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I have won, I celebrate my resilience, says COVID-19 survivor

One of the discharged survivors who tested positive for coronavirus has recounted her experience inside the isolation centre in Lagos State after she was given a clean bill of health yesterday, March 30.

The lady, Oluwaseun Ayodeji Osowobi, Executive Director, StandtoEndRape, who wrote of her experience on her twitter handle, @AyodejiOsowobi, said she contracted the disease during a post-Commonwealth event in the United Kingdom earlier this month.

Displaying various photographs of what she went through in the Infectious Disease Hospital, Yaba, Osowobi said, for now, she had conquered coronavirus. She encouraged all Nigerians to live a healthy lifestyle.

Osowobi said days after her return from the Commonwealth event was tough as she fell ill after which she was tested positive for COVID-19. According to her, she lost her appetite, and was stooling and vomiting.
 
She said: “Life finds ways of throwing lemon at me. I have struggled with coming forward, but I want to inspire hope. I returned to Nigeria from the UK post-Commonwealth event (I totally enjoyed) and fell ill. As a responsible person, I self-isolated. Days after, I tested positive for Covid-19. The next days were tough. No appetite. Nausea, vomit and stooling were unbearable. I’m a blood type A and COVID19 dealt with me.
 
“I thought I was going to die and contemplated a succession plan for StandtoEndRape. I was on drugs daily. Sometimes, I had taken eight tablets in the morning, 13 tablets in the afternoon, 10 at night. My system threw everything out! Water, food, soap and all disgusted me. But I had to look at the wall and force myself to stay hydrated. I fought to live! I fought!!”

The coronavirus survivor encouraged the younger generation to desist from smoking and live a healthy lifestyle. “To every young person out there, please give your lungs a chance to beat this. Can I encourage you to stop smoking and live a healthy life at this time? A healthy lung is key!”
 
She added that there was a need for the Nigeria Centre for Disease Control to improve the country’s testing capacity. “NCDCgov and State Governments need to improve their testing capacity. Test mild/asymptomatic cases too. Sending strength to everyone who is fighting to beat COVID19.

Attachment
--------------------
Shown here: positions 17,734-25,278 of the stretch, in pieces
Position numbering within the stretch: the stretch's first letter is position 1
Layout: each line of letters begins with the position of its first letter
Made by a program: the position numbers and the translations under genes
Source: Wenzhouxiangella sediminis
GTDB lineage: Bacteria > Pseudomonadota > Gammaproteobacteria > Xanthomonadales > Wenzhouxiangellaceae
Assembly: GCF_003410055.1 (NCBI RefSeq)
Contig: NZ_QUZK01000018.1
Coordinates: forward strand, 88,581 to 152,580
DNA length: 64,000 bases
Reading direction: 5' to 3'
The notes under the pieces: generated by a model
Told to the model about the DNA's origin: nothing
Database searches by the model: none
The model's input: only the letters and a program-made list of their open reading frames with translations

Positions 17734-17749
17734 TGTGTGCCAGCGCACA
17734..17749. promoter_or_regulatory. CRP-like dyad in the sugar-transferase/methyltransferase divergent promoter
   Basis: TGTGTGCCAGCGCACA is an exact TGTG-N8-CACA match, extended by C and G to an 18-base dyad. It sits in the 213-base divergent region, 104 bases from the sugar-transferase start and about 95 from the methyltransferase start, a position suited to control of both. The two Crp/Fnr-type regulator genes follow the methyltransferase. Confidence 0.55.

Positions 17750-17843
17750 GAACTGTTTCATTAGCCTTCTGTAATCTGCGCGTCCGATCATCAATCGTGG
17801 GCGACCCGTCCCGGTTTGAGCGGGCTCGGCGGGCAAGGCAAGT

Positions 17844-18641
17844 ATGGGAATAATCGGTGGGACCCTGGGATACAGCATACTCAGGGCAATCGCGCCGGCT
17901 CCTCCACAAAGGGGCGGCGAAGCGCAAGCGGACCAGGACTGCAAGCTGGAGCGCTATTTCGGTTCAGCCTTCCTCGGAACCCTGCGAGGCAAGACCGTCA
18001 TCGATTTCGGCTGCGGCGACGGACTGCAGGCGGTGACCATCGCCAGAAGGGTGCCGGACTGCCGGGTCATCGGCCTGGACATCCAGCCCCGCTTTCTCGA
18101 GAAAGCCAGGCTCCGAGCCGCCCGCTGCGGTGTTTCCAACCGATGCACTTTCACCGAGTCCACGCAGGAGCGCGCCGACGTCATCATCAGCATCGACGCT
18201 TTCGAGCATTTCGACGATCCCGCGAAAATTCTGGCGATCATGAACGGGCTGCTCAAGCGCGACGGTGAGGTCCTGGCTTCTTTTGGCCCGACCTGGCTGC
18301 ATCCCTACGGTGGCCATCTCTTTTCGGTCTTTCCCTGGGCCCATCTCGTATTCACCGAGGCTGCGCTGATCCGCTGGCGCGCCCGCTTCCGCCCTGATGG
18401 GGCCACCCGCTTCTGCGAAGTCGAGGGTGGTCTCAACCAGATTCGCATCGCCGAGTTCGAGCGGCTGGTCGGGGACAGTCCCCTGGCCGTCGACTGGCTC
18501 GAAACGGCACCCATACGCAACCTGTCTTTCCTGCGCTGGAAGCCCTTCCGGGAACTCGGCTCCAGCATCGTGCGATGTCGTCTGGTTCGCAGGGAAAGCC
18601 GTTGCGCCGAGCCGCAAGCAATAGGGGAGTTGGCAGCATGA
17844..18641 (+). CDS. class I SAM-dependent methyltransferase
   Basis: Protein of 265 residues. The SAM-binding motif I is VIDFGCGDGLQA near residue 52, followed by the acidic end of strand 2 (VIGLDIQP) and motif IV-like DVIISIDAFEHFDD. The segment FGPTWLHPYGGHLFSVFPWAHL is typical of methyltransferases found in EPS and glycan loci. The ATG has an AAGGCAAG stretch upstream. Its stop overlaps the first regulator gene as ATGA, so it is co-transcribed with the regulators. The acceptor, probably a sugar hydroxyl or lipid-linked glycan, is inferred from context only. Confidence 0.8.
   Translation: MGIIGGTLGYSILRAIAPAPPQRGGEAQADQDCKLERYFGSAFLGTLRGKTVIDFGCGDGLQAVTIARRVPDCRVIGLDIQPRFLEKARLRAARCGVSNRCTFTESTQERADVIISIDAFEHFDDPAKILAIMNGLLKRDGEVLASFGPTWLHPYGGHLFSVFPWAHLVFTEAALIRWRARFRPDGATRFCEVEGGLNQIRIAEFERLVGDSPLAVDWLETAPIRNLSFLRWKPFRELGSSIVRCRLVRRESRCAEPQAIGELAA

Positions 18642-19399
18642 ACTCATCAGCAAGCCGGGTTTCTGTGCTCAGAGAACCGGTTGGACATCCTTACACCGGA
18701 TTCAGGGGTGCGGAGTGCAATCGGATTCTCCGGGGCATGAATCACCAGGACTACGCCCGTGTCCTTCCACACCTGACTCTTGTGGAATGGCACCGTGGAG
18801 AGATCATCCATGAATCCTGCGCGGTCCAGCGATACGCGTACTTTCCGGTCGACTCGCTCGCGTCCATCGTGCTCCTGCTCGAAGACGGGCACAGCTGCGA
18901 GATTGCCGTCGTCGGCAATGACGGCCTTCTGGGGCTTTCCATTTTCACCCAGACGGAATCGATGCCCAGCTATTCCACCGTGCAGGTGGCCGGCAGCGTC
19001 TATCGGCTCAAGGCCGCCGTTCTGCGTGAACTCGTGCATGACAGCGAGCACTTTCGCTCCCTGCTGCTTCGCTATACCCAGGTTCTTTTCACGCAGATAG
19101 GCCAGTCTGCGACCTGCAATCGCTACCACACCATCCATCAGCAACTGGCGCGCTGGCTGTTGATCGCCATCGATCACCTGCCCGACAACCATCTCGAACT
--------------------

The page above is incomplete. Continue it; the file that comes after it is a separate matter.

“Some stigmatised me based on an article on national dailies with subtle messages like ‘why did she come back to Nigeria?’ I am faced with tears of joy. Nigeria is my home. Coronavirus is not a death sentence. People can survive and I HAVE!

 
“I continued the medication and asked to be in a separate ward. Sadly, I remained in the same ward as all other rooms were full. My ward had people who were positive. What if I get re-infected? For them, I was a beacon of hope and they needed me gone to register the progress.

“‘…You will stay a few more days. You know we take nose, mouth and sputum samples.’ ‘Am I still positive?’ I asked with flushed face. ‘No, you are negative,’ the doctor replied. The doctor apologised for the delay. I was anxious to go home but remained calm. I wanted to be free from this pain. I was unsure of what was going on. Why haven’t I been discharged? Should I be in the same ward? Could I get re-infected? I was worried but remained calm.
 
“On the third day, doctors said, “well, we worked with the info we had of you testing negative, but one result came back positive. Days after, the doctors shared the good news that I tested negative. I shared this news with family and friends! My blood sample was taken and I also tried to donate my plasmapheresis to help others. I hoped to be discharged.
 
“I waited to be discharged, but for two days, nothing happened. This is another phase of my life and I have won! I celebrate my resilience and strength. Call me SURVIVAYO. I encourage people to get tested and stop the stigma. Practice social distancing and stop the spread,” she said.

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